The Nazi NSDAP had the brown-shirted SA (Sturm Abteilung or 'Storm Division'); the Communist KPD, the Red Front Fighters' League (Rotfrontkampferbund); the Social Democratic SPD had the Reichsbanner; and the nationalist DNVP, the Stahlhelm
Consider how his words dovetail with the 1934 Nazi justification for German anti-gun laws: "The associations of the national revival, SA [Storm Troopers], SS [para-military adjunct to the Gestapo] and Stahlhelm
[a lunatic fringe para-military group allied with the Nazis], offer every decent citizen the opportunity to join their ranks in the struggle.
And the Stahlhelm
, a militia grouping, supported the rightists.
As Bessel admits, however, the male survivors of the war constituted one-quarter of the German electorate, were the most established members of their communities, and constituted the core of the Stahlhelm
and other right-wing groups, including the NSDAP.
Meanwhile, however, he became editor of the Stahlhelm
newspaper Die Standarte, and of the nationalist journal Arminius.
In Prussia, members of the left and right planned to engage in what the interior ministry referred to as a "test of strength." (73) In neighboring Saxony, political violence involved paramilitary groups organized by the SPD (Reichsbanner) and the KPD (the Communist Hundreds) and engaged against groups like the Steel Helmets (Stahlhelm
) and the Young German Order (Jungdeutscher Orden).
Already as a schoolboy he had belonged to the youth section of the anti-Semitic and nationalistic veterans' league, the Stahlhelm
("Steel Helmets"), which until its incorporation into the Nazi stormtroopers--the brown-shirted SA--toward the end of 1933 oscillated between rivalry and collaboration with Hitler's movement.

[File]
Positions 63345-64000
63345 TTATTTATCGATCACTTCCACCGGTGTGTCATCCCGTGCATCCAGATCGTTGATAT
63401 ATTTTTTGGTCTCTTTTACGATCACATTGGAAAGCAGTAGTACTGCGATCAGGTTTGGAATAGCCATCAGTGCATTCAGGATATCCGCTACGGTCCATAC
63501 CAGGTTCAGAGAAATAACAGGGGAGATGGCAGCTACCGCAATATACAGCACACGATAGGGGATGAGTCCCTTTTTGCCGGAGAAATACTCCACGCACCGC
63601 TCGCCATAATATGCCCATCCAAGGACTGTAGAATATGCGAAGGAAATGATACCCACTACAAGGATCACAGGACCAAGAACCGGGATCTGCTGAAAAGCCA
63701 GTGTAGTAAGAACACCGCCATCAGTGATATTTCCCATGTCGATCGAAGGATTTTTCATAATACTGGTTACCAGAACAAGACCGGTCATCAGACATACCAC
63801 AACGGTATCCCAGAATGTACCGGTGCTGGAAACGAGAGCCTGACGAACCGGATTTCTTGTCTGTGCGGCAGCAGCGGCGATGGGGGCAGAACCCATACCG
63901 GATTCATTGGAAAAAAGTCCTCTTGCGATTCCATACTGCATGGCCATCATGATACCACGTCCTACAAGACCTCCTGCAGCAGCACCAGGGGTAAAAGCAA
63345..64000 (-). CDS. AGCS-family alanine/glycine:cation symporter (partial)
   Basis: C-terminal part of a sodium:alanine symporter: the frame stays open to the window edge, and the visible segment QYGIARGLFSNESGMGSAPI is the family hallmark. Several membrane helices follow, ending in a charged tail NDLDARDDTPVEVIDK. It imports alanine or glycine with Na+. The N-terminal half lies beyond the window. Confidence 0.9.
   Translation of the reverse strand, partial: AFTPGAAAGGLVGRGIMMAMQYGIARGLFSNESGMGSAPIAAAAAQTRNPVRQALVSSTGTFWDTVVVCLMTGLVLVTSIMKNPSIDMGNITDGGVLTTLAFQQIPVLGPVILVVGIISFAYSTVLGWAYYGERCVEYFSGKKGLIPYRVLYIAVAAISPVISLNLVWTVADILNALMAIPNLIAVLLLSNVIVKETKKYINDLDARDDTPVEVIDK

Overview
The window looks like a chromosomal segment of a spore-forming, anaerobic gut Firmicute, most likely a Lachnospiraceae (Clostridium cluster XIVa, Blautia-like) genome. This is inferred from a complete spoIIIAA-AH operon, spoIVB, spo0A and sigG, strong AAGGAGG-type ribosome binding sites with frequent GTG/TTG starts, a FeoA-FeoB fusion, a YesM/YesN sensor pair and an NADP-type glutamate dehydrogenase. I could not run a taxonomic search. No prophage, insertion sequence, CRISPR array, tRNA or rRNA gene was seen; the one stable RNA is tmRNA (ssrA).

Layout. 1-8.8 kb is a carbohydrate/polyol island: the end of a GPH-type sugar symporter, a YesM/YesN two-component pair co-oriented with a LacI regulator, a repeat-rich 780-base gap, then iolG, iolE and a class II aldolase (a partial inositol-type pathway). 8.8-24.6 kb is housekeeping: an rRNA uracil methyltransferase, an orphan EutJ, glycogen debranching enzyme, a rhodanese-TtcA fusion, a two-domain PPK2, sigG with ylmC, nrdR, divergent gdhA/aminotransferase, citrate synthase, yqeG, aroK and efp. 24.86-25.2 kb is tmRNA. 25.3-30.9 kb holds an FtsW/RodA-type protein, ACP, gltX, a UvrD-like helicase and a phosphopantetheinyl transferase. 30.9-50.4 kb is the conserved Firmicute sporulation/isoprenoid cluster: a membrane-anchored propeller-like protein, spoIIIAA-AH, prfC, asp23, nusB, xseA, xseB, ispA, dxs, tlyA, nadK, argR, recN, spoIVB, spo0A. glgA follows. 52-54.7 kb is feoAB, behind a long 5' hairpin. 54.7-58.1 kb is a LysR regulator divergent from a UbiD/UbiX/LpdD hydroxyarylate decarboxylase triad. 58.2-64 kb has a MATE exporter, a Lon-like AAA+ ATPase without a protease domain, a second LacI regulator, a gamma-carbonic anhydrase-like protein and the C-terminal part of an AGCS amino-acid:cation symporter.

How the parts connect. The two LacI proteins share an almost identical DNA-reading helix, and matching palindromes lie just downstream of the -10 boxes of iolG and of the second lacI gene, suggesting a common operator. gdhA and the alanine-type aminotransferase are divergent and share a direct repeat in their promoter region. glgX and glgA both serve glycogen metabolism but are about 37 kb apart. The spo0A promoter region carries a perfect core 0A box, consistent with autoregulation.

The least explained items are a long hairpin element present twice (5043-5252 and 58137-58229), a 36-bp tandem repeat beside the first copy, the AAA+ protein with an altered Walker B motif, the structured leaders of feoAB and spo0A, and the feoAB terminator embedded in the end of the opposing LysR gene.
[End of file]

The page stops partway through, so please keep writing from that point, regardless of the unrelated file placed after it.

The NSDAP also made gains among those recruited from Stahlhelm
labour exchanges in the Ruhr, and among workers recruited by textile employees in Franconia in 1932 precisely on account of their anti-socialist credentials.
Schumann focuses on political violence in the Prussian province of Saxony, which saw widespread fighting during the Communist "March Actions" of 1921 and in which the two leading Weimar paramilitary organizations were founded: the right-wing Stahlhelm
and the Social Democratic Reichsbanner.
Second, there were the associations which were politically radical in their goals, obvious examples being the Stahlhelm
and Schutzbund deutscher Soldaten (BdS); these were numerically small, but disproportionately vociferous in their public statements.
Rightly or wrongly, Junger as a rule has been bracketed as the German counterfoil to Erich Maria Remarque, and for that matter to Wilfred Owen, Siegfried Sassoon, Henri Barbusse and other ideological opponents of the "Great War." In the second edition of Storms of Steel, moreover, Junger altered its conclusion in a decidedly more nationalistic vein (the final sentence now exclaim, "Germany lives and shall never go under!") which recommended him to the increasingly raucous claque of anti-Versailles revisionists and conservative revolutionaries aiming to overthrow Weimar democracy, including the right-wing veterans' league Der Stahlhelm
(The Steel Helmets) and at least briefly the Nazi Party.